Cotton can be more profitable than maize!

Cotton production in North West can be extremely lucrative, according to Arno Janse van Vuuren, manager of agricultural management at agribusiness NWK. A comprehensive survey by the company shows that the province is well suited to cotton cultivation if production is managed effectively.

Cotton can be more profitable than maize!
According to the International Cotton Advisory Committee, global demand for cotton increased 8% to reach 26,4 million tons during the 2017/2018 season.
Photo: FW Archive

Cotton has been used as a fibre for more than 7 000 years. Unlike fossil-based fibres, it is sustainable, renewable, biodegradable and carbon neutral.

“It can be used without depleting or damaging the environment, making it an excellent choice as an environmentally friendly fibre throughout its entire product life cycle,” says Arno Janse van Vuuren, agribusiness NWK’s manager of agricultural management.

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NWK recently conducted a survey to determine the potential for cotton production and expansion in the company’s service area, which includes Lichtenburg and Mahikeng in North West.

READ Cotton gains ground with up-to-date harvesting tech

The main production regions in the province include Stella, Delareyville and Schweizer-Reneke, which together produced 17 832 lint bales (200kg each) of the provincial crop of 23 299 bales in the past season.

Cotton (Gossypium hirsutum) is a tropical crop and as such prefers summer temperatures of 25°C or higher, and soil temperatures that stay above 18°C during germination.

As most of the world’s cotton is produced outside of the tropics, cotton-growing areas have to be warm enough to ensure a good crop. Cotton is generally not produced in areas higher than 1 400m above sea level.

The plant is hardy and resilient to drought.

Cotton in figures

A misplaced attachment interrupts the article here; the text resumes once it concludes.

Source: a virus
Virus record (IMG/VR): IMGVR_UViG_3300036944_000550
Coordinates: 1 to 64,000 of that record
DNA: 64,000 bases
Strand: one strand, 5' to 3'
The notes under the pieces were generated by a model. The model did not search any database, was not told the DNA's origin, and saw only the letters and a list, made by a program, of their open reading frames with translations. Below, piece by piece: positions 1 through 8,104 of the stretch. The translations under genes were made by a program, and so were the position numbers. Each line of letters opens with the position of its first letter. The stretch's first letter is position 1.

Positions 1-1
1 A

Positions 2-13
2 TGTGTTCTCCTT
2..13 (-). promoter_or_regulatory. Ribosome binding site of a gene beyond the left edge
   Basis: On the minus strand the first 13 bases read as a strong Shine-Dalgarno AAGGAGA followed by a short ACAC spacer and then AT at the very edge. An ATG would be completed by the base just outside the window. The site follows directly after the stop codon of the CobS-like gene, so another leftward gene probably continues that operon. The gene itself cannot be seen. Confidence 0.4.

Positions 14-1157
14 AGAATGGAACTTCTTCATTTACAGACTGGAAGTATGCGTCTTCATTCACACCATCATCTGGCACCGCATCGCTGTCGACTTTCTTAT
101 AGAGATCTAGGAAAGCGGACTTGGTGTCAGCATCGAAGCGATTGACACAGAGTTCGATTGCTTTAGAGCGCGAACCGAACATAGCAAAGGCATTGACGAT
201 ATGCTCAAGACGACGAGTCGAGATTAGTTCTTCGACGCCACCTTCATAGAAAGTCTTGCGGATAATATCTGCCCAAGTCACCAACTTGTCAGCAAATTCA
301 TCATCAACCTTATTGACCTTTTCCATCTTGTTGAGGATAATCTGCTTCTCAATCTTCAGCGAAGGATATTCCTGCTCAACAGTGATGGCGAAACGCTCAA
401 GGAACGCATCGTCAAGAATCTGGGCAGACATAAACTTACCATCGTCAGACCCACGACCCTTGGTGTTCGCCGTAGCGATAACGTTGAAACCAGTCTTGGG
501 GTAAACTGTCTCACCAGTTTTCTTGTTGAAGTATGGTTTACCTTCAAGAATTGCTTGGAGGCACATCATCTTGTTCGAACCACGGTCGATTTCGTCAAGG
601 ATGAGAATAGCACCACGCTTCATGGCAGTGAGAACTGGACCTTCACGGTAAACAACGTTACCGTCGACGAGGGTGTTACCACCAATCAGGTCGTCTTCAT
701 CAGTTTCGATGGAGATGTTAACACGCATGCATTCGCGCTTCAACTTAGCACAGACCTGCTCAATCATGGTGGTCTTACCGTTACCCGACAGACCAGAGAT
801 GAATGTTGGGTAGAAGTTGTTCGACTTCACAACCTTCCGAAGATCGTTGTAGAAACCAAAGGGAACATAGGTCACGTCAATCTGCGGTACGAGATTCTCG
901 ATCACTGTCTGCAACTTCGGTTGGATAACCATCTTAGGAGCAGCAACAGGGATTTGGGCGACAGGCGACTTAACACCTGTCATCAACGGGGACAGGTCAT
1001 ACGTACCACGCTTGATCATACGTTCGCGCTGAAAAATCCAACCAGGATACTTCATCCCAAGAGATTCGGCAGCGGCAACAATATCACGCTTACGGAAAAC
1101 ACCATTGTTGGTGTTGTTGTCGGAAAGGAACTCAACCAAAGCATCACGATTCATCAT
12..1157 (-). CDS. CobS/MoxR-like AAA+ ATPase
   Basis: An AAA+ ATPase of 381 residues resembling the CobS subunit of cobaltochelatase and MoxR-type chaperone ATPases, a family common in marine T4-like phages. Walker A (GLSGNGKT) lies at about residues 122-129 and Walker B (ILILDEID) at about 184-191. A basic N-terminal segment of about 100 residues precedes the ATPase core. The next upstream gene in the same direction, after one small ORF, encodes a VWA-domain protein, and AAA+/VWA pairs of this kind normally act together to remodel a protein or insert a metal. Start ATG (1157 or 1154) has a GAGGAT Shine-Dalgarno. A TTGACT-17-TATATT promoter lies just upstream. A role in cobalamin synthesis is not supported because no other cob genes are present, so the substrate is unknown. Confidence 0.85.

According to the International Cotton Advisory Committee (ICAC), global production of
the crop in the 2017/2018 season was 26,9 million tons, a 16% increase on the previous season.

The major producers, which together were responsible for 90% of global cotton output, were India, China, Turkey and Uzbekistan.

Global demand increased 8% to 26,9 million tons in the 2017/2018 season. The committee has forecast a 4% fall in production to 26 million tons in the 2018/2019 season. Production is expected to decline 2% in India, the world’s largest producer, due to pink bollworm infestation.

READ Dealing with the African bollworm

According to Cotton South Africa’s ninth crop report for 2017/2018, South African farmers planted 17 695ha to dryland cotton and 19 782ha to irrigated cotton. The country produced a total yield of 195 805 bales of cotton lint (200kg each) in 2017/2018, an increase of 152% on the previous season.

Dryland and irrigation plantings increased 67% and 171% respectively, most likely due to rising demand for cotton, and the fact that the cotton price is currently higher than that of other South African commodities, such as maize.

North West production
The expected dryland average yield for North West is 1,17t/ ha, while the average yield for the irrigated crop is anticipated at 5t/ha.

According to the NWK survey, North West farmers planted a total of 4 020ha to cotton in the 2017/2018 season, with 2 980ha planted on dryland and 1 340ha on irrigated land.

Most of the area planted to dryland cotton is in the Mareetsane region, while most hectares planted to cotton under irrigation are in the Groot Marico region.

“Limpopo is the country’s largest producer of cotton, especially in the Koedoeskop and Dwaalboom areas, with 5 083ha of cotton planted on irrigated land and 193ha on dryland,” says Janse van Vuuren.

Support from SA retailers
Local demand for cotton is currently 1,8 million bales, but production is below 200 000 bales. Retailers such as Woolworths and Mr Price, which are members of the Sustainable Cotton Cluster, have committed to procuring South African cotton. This has helped increase demand for the locally produced product.

According to Janse van Vuuren, the local cotton industry’s immediate objective is to replace at least 50% of imports with locally produced cotton.

READ Cotton and mohair sectors to promote local consumption